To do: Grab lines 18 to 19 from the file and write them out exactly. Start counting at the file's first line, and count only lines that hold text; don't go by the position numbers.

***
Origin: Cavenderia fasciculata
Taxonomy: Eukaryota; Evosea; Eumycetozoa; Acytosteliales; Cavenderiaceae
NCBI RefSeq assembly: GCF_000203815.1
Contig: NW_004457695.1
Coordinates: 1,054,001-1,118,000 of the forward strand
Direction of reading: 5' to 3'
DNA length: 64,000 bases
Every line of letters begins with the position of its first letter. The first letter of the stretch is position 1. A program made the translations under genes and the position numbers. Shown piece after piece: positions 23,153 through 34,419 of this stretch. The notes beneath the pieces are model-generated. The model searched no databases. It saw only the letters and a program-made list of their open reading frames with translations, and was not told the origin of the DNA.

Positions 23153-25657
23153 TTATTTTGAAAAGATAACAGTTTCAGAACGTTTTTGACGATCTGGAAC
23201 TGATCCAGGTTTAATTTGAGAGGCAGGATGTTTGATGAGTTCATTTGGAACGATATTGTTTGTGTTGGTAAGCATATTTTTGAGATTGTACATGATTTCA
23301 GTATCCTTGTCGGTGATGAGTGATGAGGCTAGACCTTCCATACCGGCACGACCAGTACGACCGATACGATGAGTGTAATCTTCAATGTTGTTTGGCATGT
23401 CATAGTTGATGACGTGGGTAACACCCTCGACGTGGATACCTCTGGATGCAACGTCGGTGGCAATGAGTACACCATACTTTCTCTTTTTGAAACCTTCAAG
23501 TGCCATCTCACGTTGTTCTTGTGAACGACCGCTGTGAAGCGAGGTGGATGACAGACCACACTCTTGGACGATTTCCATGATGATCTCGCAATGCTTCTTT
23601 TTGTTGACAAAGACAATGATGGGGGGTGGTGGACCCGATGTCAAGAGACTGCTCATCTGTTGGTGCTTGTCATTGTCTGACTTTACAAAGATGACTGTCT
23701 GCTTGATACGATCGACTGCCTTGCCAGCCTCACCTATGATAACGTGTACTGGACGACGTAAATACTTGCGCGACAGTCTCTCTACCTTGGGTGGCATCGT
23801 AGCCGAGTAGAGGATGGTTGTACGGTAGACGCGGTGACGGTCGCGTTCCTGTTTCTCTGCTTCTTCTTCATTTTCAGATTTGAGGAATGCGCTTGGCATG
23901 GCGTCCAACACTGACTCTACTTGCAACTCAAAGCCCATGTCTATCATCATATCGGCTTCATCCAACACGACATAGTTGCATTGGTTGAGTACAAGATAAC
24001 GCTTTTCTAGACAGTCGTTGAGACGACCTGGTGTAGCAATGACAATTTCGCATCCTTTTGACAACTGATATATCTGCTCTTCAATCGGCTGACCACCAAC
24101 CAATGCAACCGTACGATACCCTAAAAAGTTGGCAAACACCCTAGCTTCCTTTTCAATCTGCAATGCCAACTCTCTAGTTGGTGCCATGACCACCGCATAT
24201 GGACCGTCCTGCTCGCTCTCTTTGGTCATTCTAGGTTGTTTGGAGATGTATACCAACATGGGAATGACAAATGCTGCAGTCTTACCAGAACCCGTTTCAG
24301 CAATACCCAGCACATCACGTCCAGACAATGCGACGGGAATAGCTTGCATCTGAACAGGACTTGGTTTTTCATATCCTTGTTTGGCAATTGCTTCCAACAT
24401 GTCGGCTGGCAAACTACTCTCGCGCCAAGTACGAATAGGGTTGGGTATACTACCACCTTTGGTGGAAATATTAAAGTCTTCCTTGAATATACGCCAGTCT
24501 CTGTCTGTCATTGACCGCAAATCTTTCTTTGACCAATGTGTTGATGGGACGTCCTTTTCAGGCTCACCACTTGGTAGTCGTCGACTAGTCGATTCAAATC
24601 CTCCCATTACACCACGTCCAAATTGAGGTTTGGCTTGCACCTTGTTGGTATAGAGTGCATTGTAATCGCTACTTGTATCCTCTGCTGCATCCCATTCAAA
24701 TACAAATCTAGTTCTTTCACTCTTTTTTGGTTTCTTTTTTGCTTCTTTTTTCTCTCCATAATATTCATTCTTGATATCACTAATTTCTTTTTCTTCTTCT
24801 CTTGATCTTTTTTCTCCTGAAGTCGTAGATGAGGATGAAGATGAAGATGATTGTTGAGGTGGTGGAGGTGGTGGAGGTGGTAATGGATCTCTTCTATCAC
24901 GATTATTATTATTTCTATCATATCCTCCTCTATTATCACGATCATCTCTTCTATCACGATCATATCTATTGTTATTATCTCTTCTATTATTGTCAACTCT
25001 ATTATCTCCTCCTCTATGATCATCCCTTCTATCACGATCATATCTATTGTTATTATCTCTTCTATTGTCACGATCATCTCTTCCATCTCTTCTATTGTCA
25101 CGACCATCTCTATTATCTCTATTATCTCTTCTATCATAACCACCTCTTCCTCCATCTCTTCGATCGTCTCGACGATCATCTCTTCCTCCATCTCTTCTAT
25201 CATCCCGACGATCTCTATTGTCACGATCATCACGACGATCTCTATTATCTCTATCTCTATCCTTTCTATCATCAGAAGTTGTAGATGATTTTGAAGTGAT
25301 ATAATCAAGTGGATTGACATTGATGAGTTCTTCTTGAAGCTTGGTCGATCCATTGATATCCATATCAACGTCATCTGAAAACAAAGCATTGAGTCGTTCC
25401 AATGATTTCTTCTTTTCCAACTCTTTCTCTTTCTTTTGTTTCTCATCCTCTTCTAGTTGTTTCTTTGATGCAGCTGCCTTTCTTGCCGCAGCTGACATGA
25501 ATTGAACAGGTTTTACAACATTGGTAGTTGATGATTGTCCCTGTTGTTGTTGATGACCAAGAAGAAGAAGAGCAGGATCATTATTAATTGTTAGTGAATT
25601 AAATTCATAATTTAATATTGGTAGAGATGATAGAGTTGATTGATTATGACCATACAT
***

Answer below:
23901 GCGTCCAACACTGACTCTACTTGCAACTCAAAGCCCATGTCTATCATCATATCGGCTTCATCCAACACGACATAGTTGCATTGGTTGAGTACAAGATAAC
24001 GCTTTTCTAGACAGTCGTTGAGACGACCTGGTGTAGCAATGACAATTTCGCATCCTTTTGACAACTGATATATCTGCTCTTCAATCGGCTGACCACCAAC